What was advertised in a colonial American newspaper 250 years ago today?
“For a more particular description I refer to my printed catalogue.”
In the spring of 1768 William Semple advertised “A LARGE assortment of MERCHANDIZE” recently imported from Glasgow and Liverpool. Although he enumerated a few of those items, such as “Silk gauzes of all kinds” and “Scotch threads,” he devoted most of the space in his advertisement to listing dozens of titles from among “a great collection of BOOKS.” He concluded by inviting prospective customers to consult his “printed catalogue” for “a more particular description” of his inventory of books.
Semple did not rely on newspaper advertisements alone to promote the books he sold. Like many other eighteenth-century printers and booksellers, he distributed a catalog intended to entice prospective customers by informing them of the various books, pamphlets, plays, and other printed items available. A reading revolution took place in the eighteenth century: habits shifted from intensive reading of the Bible and devotional materials to extensive reading from among many genres. Book catalogs played a role in fueling that reading revolution by drawing attention to titles that consumers might not otherwise have considered purchasing.
In this case, Semple offered few details about his catalog other than noting that it was printed rather than a manuscript list. Some booksellers advised that they sold their book catalogs for nominal fees, but Semple did not indicate that was the case. He may have distributed his catalogs gratisin hopes that doing so would yield a higher return on his investment. His advertisement also does not reveal if his catalog was a broadside or a pamphlet. He simply stated that a “printed catalogue” existed as a supplement to his newspaper advertisements.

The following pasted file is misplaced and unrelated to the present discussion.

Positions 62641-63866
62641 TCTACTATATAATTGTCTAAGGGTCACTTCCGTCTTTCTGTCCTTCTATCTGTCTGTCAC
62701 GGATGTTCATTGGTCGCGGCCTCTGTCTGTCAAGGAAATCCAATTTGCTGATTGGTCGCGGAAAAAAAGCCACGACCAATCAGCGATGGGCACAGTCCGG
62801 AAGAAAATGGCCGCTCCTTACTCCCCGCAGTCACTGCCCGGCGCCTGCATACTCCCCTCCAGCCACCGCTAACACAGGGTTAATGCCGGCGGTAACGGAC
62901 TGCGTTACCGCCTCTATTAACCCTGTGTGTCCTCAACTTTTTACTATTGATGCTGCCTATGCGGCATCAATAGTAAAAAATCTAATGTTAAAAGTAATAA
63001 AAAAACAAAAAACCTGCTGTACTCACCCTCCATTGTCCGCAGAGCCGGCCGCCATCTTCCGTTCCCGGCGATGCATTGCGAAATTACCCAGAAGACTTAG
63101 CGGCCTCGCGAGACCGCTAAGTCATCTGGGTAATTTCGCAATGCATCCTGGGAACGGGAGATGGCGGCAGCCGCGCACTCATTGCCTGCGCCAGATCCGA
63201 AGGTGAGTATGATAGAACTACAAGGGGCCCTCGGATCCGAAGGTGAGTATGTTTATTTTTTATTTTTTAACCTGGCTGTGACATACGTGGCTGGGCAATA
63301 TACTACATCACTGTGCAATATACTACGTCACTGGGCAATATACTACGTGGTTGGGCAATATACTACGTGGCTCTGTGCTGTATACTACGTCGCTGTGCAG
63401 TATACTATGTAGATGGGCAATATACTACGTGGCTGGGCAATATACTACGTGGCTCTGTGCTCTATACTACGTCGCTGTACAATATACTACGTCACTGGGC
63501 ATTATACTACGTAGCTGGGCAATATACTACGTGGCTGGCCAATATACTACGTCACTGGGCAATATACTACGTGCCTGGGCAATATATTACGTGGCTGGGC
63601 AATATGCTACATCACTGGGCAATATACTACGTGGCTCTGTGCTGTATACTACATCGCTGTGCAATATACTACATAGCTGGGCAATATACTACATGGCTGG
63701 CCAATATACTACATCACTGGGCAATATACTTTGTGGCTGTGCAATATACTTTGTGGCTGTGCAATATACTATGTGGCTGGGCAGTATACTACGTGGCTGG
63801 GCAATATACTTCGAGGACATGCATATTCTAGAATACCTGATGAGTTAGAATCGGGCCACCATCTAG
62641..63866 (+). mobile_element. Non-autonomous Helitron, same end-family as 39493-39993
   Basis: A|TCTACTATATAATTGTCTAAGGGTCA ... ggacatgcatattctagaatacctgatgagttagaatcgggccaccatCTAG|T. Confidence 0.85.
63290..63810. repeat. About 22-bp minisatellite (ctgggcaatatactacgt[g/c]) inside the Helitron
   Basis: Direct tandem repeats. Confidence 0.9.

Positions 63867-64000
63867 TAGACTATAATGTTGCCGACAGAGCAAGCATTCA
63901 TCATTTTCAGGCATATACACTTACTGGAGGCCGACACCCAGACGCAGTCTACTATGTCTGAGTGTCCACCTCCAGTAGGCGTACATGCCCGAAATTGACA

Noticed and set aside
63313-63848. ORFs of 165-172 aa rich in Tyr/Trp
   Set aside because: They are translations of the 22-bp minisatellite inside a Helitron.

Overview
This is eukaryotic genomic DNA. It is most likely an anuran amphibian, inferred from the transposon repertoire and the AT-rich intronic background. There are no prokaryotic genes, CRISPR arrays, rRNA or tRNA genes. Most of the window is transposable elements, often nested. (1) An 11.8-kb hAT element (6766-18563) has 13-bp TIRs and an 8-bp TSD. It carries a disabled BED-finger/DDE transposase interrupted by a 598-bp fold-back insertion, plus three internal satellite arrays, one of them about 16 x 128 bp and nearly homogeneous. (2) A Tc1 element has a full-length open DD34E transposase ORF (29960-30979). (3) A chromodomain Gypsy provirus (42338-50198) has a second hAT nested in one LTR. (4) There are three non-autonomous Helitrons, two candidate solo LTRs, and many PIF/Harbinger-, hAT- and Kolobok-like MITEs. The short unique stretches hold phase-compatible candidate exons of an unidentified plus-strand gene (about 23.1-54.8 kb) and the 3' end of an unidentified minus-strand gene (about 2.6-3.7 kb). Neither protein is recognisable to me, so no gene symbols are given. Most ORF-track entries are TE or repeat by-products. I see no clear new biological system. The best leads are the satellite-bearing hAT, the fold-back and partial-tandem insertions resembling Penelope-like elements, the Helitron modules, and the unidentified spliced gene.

In A Descriptive Checklist of Book Catalogues Separately Printed in America, 1693-1800, Robert B. Winans has compiled a list of 286 extant American book catalogs published before the nineteenth century. Booksellers’ catalogs and publishers’ catalogs accounted for just over half, with social library catalogs, auction catalogs, circulating library catalogs, and college library catalogs comprising the remainder. In addition to the 286 book catalogs with at least one surviving copy, Winans includes entries for others identified from newspaper advertisements and other sources. He suspects, however, that “many if not most of them may be bibliographic ghosts.” He also reports, “Many other newspaper advertisements could just as legitimately form the basis for additional entries. But I have not included such entries since I have grave doubts about their validity.” He does not further explain his skepticism.
Winans includes an unnumbered entry for a “Catalogue of books in history, divinity, law, arts and sciences and the several parts of polite literature, to be sold by Garrat Noel, bookseller” advertised in the August 3, 1767, edition of the New-York Gazette, although no extant copy has been located. He does not include any entry for Semple’s catalog among those published the following year. Winans’s annotated bibliography of extant book catalogs documents an impressive array of marketing materials distributed in eighteenth-century America. Despite his skepticism about some that appeared in advertisements yet have not survived (which hardly comes as a surprise that such ephemeral items either no longer exist or have not yet been identified), these advertisements indicate that colonists had an expectation that booksellers and publishers did indeed print and distribute book catalogs as an alternate means of marketing their wares.
Robert B. Winans, A Descriptive Checklist of Book Catalogues Separately Printed in America, 1693-1800 (Worcester: American Antiquarian Society, 1981), xvi.
Winans, Descriptive Checklist, 43